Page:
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February 22, 2017

Changes to Indonesian Regulations for Sponsorships of Health Professionals

Informed Counsel

Effective healthcare depends on innovation, and companies operating in the healthcare sector—including pharmaceutical and medical device producers and distributors—are usually eager to educate health professionals about their products and services so that they are up to date on the latest industry knowledge and skills. Often, this can involve providing sponsorships for health professionals to attend relevant events, such as seminars and workshops.

While they want to encourage this form of education, healthcare companies also need to ensure that these sponsorships are compliant with local laws and regulations in each jurisdiction where they are offered. In Indonesia, the requirements in this area have historically been vague, but this has changed with the introduction of a new regulation in late 2016 that clearly sets out the compliance requirements for sponsorships of health professionals.


Under Indonesia’s Regulation of Health Minister No. 14 of 2014 concerning Gratification Control in the Ministry of Health (Regulation 14), marketing-or product research-related sponsorships fall into the category of “gratification which is considered as bribery,” if they are offered to employees of the Ministry of Health. Gratification is one of the criminal acts of corruption, according to Articles 12B and 12C of the Indonesian Anti-Corruption Law No. 20 of 2001, as part of the government’s objective to ensure that government officials are free from corruption, collusion, and nepotism.

The wording of Regulation 14, together with the Anti-Corruption Law, would appear to treat sponsorships as a form of bribery when they are provided to government employees, while leaving nongovernment employees uncovered by the regulation. To clarify this, the Indonesian government and the Medical Professional Association decided that an effective system of controls for sponsorships of both government and nongovernment health professionals was required. The objective of this system would be to allow for sponsorships of health professionals, while putting in place clear measures to ensure that the sponsorships will not affect their ability to provide independent healthcare services.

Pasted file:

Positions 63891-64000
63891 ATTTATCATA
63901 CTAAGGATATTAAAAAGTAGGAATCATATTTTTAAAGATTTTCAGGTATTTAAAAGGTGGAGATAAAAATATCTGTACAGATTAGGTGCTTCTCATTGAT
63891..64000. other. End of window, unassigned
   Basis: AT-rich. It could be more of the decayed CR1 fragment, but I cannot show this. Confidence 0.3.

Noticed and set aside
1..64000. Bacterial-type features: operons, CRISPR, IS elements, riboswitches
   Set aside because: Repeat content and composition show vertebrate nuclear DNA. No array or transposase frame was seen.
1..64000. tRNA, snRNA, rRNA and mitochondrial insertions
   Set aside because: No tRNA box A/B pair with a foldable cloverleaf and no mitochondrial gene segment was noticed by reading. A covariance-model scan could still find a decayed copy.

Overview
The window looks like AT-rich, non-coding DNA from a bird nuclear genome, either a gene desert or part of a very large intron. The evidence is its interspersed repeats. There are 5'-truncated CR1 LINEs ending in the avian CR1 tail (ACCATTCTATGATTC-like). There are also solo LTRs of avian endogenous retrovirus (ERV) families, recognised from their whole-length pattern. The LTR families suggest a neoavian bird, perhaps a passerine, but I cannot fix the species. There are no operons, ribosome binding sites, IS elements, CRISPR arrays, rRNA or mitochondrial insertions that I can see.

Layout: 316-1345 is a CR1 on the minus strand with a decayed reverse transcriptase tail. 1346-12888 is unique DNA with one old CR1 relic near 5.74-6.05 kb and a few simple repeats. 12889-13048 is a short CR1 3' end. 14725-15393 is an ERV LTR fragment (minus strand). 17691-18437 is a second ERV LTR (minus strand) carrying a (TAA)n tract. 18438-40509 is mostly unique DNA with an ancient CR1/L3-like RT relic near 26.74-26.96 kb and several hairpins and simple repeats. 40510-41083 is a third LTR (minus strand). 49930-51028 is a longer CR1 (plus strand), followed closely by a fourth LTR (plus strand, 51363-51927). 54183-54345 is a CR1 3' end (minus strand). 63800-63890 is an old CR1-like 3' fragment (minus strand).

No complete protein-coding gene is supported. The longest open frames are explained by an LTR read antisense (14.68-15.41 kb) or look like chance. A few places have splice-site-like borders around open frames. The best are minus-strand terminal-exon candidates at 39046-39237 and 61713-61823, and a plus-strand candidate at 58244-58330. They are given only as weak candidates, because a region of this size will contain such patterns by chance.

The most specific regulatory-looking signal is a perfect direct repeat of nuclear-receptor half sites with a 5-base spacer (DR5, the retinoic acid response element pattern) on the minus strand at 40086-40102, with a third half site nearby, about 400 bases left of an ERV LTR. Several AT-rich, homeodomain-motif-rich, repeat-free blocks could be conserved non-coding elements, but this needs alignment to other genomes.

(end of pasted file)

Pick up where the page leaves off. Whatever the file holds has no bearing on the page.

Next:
New Regulation

To meet this objective, on November 29, 2016, the Indonesian Ministry of Health enacted Regulation No. 58 of 2016 concerning sponsorships for health professionals (Regulation 58) to specify the appropriate provisions and limitations for these types of sponsorships. Under this regulation, a “health professional” has been defined as “any person who dedicates themselves in the field of health and has knowledge and/or skill through education in the field of health”. This definition makes it clear that Regulation 58 applies to both governmental and nongovernmental health professionals working in any segment of the industry.

The purpose of Regulation 58 is to ensure that sponsorships, when provided, will not affect the independence of health professionals in providing health care services. For example, sponsorships should not affect the writing of prescriptions or encourage the use of related products of a sponsoring company. To this end, Regulation 58 stipulates that a sponsorship may be granted to health professionals who are government employees, nongovernment employees, or solo practicing health professionals, provided that the sponsorship must: